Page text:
Today’s (April 13) prompt from Found Poetry Review comes from another Canadian poet, Sennah Yee. To read more about Sennah, and to read the other poems from participants, visit the FPR site here.
The prompt itself is quoted below:
Travel websites have always intrigued me with their language—visual, lush, and sometimes a bit dramatic and naive. Browse travel websites and write down any words/phrases that interest you: descriptions and/or customer reviews of resorts, landmarks, attractions, hotels, restaurants, etc. Craft a poem using only these words/phrases. You may arrange them in any way you wish. Here are some sources to get you started:
The sites I used are shown below the poem, which is drawn from three travel sites and several articles, then remixed.
Nobody Tells You About Circus Wagons – Self-Catering Ain’t What it Used to Be
You have to carry a 70 pound suitcase full
of everything in your room at home. You regret
cobbled streets in Europe, anything with wheels,
a longtail and a beach in Cambodia.
Glamping is the way forward through rice fields
from canvas pavilions and yurts.
Who knew free breakfasts would become
the things that don’t fit anywhere else?
Free Wi-Fi might only be in hidden and zippered pockets.
It’ll immediately go down. Breakfast becomes your highlight:
eat as much as possible, sneak a couple of rolls into the world’s
worst airport, a piece of work hellhole, a decaying hulk.
Terminally congested passengers exit directly onto land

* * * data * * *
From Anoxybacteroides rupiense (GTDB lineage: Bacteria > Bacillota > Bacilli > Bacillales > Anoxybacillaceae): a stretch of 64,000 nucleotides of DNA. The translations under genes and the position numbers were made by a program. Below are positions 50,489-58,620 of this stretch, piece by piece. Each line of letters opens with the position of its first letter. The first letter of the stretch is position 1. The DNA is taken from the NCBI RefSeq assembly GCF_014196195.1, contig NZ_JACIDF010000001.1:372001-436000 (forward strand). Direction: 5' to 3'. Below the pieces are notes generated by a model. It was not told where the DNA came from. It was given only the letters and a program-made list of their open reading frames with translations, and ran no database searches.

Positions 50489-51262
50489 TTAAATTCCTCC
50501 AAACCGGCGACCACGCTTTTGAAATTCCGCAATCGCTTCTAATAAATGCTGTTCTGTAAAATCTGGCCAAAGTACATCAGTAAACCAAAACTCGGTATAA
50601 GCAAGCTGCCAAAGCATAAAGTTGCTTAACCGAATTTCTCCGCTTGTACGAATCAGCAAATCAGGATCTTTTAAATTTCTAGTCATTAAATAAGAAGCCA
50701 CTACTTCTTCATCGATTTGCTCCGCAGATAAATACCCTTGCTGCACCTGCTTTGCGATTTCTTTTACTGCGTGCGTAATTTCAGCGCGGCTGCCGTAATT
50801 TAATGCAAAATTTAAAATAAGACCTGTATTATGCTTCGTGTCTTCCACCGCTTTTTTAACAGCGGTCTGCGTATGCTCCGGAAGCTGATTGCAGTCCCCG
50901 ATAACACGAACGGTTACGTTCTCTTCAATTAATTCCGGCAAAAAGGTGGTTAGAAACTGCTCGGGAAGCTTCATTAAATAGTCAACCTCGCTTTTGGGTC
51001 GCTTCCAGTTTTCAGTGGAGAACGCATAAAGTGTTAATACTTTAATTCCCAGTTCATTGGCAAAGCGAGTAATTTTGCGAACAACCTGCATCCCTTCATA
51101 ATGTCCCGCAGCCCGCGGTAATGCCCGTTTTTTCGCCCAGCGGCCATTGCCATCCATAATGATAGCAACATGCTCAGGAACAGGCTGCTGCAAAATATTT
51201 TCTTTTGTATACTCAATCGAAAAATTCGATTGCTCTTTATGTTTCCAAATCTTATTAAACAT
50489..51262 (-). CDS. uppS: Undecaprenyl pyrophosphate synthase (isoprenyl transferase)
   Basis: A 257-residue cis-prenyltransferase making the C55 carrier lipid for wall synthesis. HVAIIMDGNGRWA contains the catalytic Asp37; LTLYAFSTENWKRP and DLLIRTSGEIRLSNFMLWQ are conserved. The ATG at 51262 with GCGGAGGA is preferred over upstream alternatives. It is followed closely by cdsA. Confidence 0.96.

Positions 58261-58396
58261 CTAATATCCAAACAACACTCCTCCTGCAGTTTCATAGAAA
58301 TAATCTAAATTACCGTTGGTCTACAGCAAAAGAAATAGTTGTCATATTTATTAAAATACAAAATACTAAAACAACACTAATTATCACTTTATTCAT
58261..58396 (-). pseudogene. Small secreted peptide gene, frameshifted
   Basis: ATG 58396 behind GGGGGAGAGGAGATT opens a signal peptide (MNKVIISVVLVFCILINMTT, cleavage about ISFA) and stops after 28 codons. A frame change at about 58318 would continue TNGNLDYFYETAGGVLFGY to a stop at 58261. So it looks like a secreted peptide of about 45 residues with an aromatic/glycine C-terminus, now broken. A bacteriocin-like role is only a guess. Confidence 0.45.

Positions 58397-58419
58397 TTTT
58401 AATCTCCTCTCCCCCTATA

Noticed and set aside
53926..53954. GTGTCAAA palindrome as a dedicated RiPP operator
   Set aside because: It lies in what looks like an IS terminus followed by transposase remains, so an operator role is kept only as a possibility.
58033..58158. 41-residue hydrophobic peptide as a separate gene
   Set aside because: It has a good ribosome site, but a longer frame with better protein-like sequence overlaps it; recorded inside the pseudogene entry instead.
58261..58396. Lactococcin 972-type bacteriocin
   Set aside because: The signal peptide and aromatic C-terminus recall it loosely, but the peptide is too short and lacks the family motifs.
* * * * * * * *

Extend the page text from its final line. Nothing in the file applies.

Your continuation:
shaped like an arrow reclaimed from the sea; the old city
a painless skybridge of yellow. A masochist flag carrier was
assassinated on the tarmac in 1983, collapsing like a bad smell.
You get fed up with talking. It’s never pleasant. Conversations
revolve around the same five questions.
There’ll always be a creepy guy there in a dark corner watching
in silence. The old man in Hualien, in Taiwan greeted me with,
Don’t worry: I’m not a sex pest. I wanted to change rooms.
You expect the snorers, the occasional dodgy bathroom.
You wake up in the middle of the night to the sound
of throwing up in the middle of the room, not just vomit.
All kinds of bodily fluids have been expelled.
Integrate immersion through the language using writing and yoga
as touchstones. Desert camels wash in the sink with shampoo
and dry overnight.
Waiting time between footsteps can be slow in San Miguel de Allende.
The ancient burial site is the entrance to Starbucks, the streets
for thousands of years constructed by the Otomi dolls.
They don’t take up much room in a suitcase.
Carol A. Stephen
April 13, 2016
a longtail is a type of watercraft native to Southeast Asia